The magnificent Blenheim Palace became a UNESCO World Heritage Site back in 1987.
A day out in Oxfordshire visiting the magnificent Blenheim Palace
The tour took around an hour while you tend to linger a little longer in the adjoining Winston Churchill Exhibition where you learn that he had a particularly lonely childhood after which you pass through the bedroom where he was born on 30 November 1874.
By this time a cup of coffee was beckoning so we made our way out onto the sun-drenched terrace overlooking the magnificent Water Terrace – constructed between 1925 and 1930 – for light refreshments, after which we took in the Formal Garden passing by the 'Temple of Diana' and the Church Memorial Garden which charts the dates of his rise to twice becoming Prime Minister together with his military history.
It was then onto the South Lawn and the Family Pleasure Gardens which houses the magnificent Butterfly House, the daunting Marlborough Hedge Maze (said to be the world's second largest symbolic yew hedge maze) and Blenheim's Bygones Exhibition.
Added to that there is the Children's Adventure Playground while a narrow gauge railway runs every 30 minutes from the Palace Station to the Pleasure Gardens.
A single journey costs 50p for adults with under fives going free. A Lavender Garden is specifically set out to enhance native butterflies and there are plenty of nectar enriched plants there.
Anyone feeling adventurous can set off and walk around the Queen Pool (approximately 45 minutes) or the Park Perimeter – that's almost 5 miles and around 2 hours – while we opted for the Great Lake and Cascades waterfall walk which included viewing the enclosed Rose Garden which was perhaps a few weeks too early to see it in all its glory.
That was a little over a mile in total but it took around an hour after stops for pictures and to enjoy the parkland's wonderful arboretum where you discover fabulous Japanese Maples, giant cedars, huge English oaks and wonderful spreading horse chestnut trees.
En route there are several interesting sculptures and works of art, one in particular catching my eye was simply named 'Untitled'. It's by German artist Georg Baselitz and is made of huge black carved pieces of timber and is said to be inspired by the well-known Neo-classical sculpture, 'The Three Graces' by Antonio Canova.
Also on our itinerary was a visit to the Duke's Private Italian Garden which is overlooked from the Orangery Restaurant plus the tranquil Secret Garden. And finally we saw various landmarks in the vast grounds such as the Column of Victory and the Grand Bridge which was also designed by Vanbrugh.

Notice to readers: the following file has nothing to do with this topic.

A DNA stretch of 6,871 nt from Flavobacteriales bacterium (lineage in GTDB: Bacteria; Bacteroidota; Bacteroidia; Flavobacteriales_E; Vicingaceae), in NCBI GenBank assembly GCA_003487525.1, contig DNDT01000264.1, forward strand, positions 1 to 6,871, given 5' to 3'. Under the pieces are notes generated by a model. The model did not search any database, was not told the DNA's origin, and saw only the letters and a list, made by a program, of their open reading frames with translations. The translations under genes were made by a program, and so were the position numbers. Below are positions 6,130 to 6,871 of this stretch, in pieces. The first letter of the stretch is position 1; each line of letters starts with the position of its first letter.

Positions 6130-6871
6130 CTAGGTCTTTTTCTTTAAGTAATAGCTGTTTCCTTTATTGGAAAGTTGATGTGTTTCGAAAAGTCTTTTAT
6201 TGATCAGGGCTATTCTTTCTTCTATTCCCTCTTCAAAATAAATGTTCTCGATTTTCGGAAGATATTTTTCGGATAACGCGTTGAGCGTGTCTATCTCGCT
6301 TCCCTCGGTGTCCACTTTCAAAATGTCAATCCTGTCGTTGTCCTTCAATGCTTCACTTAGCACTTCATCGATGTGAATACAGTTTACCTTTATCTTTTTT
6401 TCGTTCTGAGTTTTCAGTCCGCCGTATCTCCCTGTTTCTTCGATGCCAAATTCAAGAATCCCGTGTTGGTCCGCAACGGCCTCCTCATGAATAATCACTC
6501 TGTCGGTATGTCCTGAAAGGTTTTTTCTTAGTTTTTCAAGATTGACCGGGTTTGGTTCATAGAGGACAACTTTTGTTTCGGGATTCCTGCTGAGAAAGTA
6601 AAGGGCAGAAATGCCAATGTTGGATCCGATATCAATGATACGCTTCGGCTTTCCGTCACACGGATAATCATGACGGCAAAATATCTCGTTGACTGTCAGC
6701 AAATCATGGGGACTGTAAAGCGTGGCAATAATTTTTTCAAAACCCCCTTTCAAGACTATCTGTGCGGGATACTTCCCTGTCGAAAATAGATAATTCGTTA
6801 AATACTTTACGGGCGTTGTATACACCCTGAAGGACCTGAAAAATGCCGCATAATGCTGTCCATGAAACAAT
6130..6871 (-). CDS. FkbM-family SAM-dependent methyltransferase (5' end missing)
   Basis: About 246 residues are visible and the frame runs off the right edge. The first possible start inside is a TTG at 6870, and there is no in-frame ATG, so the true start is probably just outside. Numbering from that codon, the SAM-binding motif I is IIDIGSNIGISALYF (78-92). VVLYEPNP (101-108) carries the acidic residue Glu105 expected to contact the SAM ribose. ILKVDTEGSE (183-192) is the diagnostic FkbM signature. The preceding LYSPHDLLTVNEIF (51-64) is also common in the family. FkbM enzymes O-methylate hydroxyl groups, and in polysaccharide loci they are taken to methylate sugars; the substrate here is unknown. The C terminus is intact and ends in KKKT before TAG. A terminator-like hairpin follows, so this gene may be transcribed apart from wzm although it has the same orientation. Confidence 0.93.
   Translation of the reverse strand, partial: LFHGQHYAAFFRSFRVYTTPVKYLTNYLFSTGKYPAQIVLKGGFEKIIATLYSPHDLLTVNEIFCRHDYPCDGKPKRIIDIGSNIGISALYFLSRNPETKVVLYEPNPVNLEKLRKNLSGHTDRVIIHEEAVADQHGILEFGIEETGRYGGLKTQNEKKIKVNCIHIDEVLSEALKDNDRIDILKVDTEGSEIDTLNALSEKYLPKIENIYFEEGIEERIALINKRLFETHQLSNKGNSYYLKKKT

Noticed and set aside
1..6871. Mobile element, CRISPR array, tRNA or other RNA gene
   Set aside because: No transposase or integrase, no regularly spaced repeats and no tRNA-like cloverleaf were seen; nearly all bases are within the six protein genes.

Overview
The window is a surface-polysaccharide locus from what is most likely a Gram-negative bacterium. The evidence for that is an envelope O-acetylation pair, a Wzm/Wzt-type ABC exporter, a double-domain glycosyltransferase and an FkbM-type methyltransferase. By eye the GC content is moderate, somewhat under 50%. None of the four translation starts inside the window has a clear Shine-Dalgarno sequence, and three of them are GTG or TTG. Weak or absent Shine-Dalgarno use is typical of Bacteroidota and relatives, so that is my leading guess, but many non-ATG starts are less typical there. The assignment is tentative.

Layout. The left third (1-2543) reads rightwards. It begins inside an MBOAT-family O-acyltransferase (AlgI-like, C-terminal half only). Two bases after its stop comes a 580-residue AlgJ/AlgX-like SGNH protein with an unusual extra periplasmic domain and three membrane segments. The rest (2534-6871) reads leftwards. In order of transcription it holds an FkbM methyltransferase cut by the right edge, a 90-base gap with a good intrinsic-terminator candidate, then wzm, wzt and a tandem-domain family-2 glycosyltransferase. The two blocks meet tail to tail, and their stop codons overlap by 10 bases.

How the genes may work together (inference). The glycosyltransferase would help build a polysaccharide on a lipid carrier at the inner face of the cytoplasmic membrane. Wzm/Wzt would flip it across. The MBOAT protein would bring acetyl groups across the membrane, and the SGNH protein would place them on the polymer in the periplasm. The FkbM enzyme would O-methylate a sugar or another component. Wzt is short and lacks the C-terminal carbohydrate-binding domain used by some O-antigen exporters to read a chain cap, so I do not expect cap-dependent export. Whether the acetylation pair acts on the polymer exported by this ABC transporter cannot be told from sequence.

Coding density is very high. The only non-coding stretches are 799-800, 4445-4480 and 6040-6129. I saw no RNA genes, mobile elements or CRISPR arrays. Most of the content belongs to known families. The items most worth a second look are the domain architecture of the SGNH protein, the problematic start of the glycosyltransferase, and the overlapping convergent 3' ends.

The Park is open daily between 9am and 6pm, the Formal Gardens from 10am to 6pm and the Palace from 10.30am to 5.30pm with the last admission at 4.45pm. For more information, visit www.blenheimpalace.com
Alan and Jo Wooding enjoyed a visit one of England's grandest houses and the only non-royal residence to be called a palace.
Just a short 25 minute drive from the centre of Oxford is Blenheim Palace, one of Britain's truly great historic country houses and home to the Dukes of Marlborough since the early 1700s.
However it's perhaps better known today as the birthplace of undoubtedly England's greatest statesman, orator and politician, Sir Winston Churchill.
Designated a UNESCO World Heritage Site back in 1987, Blenheim Palace is absolutely enormous, its diverse 2000-plus acres of rural Oxfordshire parkland and huge lakes making for the perfect family day out.
Named after the Battle of Blenheim – which took place in 1704 – it was built by John Churchill, the 1st Duke of Marlborough, following his military prowess against the French and Bavarians in the War of the Spanish Succession.
The house was designed by famed architect Sir John Vanbrugh while the land on the edge of the small Oxfordshire market town of Woodstock was a gift from Queen Anne.
The massive Baroque-style building itself was constructed between 1705 and 1722 while its remarkable ornate gardens and rolling parkland were landscaped by Lancelot 'Capability' Brown.
Today it's home to the 12th Duke of Marlborough, James and Lady Henrietta, the Spencer-Churchill family having lived at Blenheim uninterrupted for more than 300 years. However it was saved from ruin in the late 19th century thanks the 9th Duke who fortunately married billionaire American railway heiress, Consuelo Vanderbilt. Together they made several big changes and improvements which are still in evidence today.
With so much space, car parking will never be an issue and with a steady stream of coaches packed with foreign tourists arriving every day, Blenheim has never been so popular. On arrival we headed straight for the house itself to explore the impressive State Rooms with their priceless collections of furniture, portraits and tapestries.
Armed with an all important audio guide – programmable into nine languages – plus a pair of comfortable headphones, we made our way through the enormous Entrance Hall and continue through a series of rooms bursting with artifacts, portraits and irreplaceable furniture, then into the library, dining room and finally the chapel.